Recent case outlines importance for employers to recognise sexual harassment

Recently, in the Victorian Civil and Administrative Tribunal (the Tribunal), in Kerkofs v Abdallah (Human Rights) [2019] VCAT 259, Ms Kerkofs (the Applicant) was successful in her sexual harassment claim against Mr Abdallah (the First Respondent), both were employees of Parker Manufactured Products Pty Ltd (the Employer).

The Applicant claimed the First Respondent made ongoing sexual comments to her and gave her nicknames such as “sexy, honey, babe and sweetie”, during her employment.

On 16 May 2016 the First Respondent was directed by his immediate supervisor to take the Applicant home from work, as she was sick. The Applicant stated she was too ill to walk, and the First Respondent helped her inside her home. She alleged he got into bed with her whilst she was too unwell to move, touched her and he commented that she was “vulnerable” and making him “horny”.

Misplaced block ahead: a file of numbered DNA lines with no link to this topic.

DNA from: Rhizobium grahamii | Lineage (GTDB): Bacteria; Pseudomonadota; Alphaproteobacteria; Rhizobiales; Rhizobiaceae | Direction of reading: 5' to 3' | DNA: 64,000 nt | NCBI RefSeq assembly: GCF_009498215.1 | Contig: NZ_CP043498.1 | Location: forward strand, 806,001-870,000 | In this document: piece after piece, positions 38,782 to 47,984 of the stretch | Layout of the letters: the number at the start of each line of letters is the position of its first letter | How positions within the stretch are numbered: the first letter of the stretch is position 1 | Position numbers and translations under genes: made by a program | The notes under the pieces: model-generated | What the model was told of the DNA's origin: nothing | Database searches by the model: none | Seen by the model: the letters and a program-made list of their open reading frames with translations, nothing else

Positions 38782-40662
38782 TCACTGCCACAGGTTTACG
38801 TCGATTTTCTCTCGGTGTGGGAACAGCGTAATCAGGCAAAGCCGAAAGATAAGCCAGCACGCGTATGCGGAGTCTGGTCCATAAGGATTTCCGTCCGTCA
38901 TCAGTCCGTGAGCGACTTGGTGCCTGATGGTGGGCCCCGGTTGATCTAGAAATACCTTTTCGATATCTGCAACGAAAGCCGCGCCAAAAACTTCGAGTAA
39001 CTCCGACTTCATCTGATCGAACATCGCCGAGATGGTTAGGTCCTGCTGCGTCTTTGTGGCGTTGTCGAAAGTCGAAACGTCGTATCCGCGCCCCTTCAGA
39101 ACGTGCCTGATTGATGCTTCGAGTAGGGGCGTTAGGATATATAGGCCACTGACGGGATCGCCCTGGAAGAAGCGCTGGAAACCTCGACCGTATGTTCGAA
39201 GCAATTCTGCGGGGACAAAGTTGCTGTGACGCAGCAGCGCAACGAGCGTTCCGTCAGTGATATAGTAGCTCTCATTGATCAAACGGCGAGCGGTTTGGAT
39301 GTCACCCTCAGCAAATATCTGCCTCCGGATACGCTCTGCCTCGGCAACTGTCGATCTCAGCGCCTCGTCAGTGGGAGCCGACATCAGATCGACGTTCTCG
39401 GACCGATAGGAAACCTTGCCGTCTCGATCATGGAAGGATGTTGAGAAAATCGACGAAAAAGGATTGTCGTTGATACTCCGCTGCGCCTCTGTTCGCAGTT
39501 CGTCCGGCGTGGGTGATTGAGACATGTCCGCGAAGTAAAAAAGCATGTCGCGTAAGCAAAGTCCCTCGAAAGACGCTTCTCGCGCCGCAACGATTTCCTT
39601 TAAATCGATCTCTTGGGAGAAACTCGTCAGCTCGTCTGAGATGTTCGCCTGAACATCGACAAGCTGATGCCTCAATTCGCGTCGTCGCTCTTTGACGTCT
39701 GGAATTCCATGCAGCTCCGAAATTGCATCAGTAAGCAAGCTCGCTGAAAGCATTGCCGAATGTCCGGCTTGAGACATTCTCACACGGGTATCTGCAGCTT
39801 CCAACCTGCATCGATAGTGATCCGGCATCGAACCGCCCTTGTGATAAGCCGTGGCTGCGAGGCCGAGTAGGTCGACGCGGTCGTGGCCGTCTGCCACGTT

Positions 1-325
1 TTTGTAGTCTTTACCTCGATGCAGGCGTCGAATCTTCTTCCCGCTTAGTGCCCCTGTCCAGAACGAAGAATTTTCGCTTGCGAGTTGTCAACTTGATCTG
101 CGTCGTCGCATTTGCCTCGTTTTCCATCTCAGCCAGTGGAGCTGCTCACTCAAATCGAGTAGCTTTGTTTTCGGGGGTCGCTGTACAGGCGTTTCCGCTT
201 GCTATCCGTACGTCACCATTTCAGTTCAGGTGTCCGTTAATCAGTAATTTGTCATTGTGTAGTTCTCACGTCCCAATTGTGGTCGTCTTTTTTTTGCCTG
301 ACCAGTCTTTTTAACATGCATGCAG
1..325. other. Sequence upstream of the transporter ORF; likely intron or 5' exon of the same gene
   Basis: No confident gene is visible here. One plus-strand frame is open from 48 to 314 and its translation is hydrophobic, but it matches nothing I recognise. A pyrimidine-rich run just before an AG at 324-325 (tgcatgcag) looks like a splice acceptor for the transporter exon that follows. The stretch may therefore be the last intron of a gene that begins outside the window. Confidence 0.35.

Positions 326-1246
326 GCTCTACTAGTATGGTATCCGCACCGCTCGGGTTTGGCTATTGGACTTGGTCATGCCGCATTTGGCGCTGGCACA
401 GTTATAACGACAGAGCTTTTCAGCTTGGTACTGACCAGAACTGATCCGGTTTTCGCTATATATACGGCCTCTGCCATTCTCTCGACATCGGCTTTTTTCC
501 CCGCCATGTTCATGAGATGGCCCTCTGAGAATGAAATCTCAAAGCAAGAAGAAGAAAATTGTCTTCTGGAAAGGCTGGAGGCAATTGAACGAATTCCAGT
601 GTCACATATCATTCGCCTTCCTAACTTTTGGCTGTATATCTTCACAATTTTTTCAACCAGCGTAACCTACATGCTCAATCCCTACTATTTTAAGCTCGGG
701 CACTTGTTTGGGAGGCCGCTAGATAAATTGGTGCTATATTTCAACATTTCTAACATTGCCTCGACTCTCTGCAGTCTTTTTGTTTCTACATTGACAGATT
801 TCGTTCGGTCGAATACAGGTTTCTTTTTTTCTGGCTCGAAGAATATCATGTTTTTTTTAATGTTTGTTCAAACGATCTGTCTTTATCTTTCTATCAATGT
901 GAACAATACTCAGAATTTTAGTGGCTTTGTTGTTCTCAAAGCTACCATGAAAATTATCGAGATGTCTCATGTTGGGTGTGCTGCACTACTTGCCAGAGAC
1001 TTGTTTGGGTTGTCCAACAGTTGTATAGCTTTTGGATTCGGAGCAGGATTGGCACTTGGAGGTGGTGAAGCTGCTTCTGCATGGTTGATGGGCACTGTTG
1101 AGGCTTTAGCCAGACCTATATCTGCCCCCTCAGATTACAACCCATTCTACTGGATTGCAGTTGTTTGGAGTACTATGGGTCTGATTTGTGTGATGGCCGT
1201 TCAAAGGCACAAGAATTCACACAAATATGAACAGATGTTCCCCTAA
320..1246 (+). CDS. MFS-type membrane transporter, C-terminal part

The Tribunal accepted that the First Respondent, amongst other things;

  • engaged in unwelcome conduct of a sexual nature throughout the Applicant’s employment, including comments about her breast size, nicknames and a comment about her bottom when was leaning over;
  • engaged in unwelcome sexual conduct in the car, when she was ill and taken home from work; and
  • touched the Applicant’s breasts and nipples, kissed her and made sexual comments when she was ill on her bed.

The Employer was found vicariously liable for the First Respondent’s conduct. They initially argued that they had taken reasonable precautions to prevent the sexual harassment, but later intended to establish that the sexual harassment did not occur at all. Both defences failed.

The Employer was liable for $150 000 in damages. This case raises the risks faced by employers where they fail to manage sexual harassment complaints. Alison Freeman discusses common mistakes by Employers and how to manage sexual harassment in Demystifying sexual harassment at work – #MeToo and the law.

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